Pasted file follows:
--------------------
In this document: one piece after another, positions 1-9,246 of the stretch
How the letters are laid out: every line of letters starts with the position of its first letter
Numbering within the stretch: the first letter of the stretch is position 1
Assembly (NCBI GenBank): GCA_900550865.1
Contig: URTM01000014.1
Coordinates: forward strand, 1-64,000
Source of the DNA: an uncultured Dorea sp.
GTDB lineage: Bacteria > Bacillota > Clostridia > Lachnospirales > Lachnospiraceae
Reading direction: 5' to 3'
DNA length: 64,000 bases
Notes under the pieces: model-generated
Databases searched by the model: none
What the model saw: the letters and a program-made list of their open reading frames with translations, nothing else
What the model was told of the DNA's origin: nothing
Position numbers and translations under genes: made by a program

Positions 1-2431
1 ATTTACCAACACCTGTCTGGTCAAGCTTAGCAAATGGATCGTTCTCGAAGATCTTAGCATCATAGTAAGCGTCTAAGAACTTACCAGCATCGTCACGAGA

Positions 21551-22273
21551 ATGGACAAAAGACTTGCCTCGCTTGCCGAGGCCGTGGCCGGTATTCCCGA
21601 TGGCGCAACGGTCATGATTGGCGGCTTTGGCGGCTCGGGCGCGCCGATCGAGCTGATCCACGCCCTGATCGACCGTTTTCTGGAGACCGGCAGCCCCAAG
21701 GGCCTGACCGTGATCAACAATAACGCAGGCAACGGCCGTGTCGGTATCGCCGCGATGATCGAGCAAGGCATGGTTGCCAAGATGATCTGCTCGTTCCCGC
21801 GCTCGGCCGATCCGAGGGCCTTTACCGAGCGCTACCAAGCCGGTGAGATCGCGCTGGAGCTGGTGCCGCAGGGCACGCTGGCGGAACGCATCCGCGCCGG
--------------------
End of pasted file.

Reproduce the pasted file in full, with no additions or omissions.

In this document: one piece after another, positions 1-9,246 of the stretch
How the letters are laid out: every line of letters starts with the position of its first letter
Numbering within the stretch: the first letter of the stretch is position 1
Assembly (NCBI GenBank): GCA_900550865.1
Contig: URTM01000014.1
Coordinates: forward strand, 1-64,000
Source of the DNA: an uncultured Dorea sp.
GTDB lineage: Bacteria > Bacillota > Clostridia > Lachnospirales > Lachnospiraceae
Reading direction: 5' to 3'
DNA length: 64,000 bases
Notes under the pieces: model-generated
Databases searched by the model: none
What the model saw: the letters and a program-made list of their open reading frames with translations, nothing else
What the model was told of the DNA's origin: nothing
Position numbers and translations under genes: made by a program

Positions 1-2431
1 ATTTACCAACACCTGTCTGGTCAAGCTTAGCAAATGGATCGTTCTCGAAGATCTTAGCATCATAGTAAGCGTCTAAGAACTTACCAGCATCGTCACGAGA

Positions 21551-22273
21551 ATGGACAAAAGACTTGCCTCGCTTGCCGAGGCCGTGGCCGGTATTCCCGA
21601 TGGCGCAACGGTCATGATTGGCGGCTTTGGCGGCTCGGGCGCGCCGATCGAGCTGATCCACGCCCTGATCGACCGTTTTCTGGAGACCGGCAGCCCCAAG
21701 GGCCTGACCGTGATCAACAATAACGCAGGCAACGGCCGTGTCGGTATCGCCGCGATGATCGAGCAAGGCATGGTTGCCAAGATGATCTGCTCGTTCCCGC
21801 GCTCGGCCGATCCGAGGGCCTTTACCGAGCGCTACCAAGCCGGTGAGATCGCGCTGGAGCTGGTGCCGCAGGGCACGCTGGCGGAACGCATCCGCGCCGG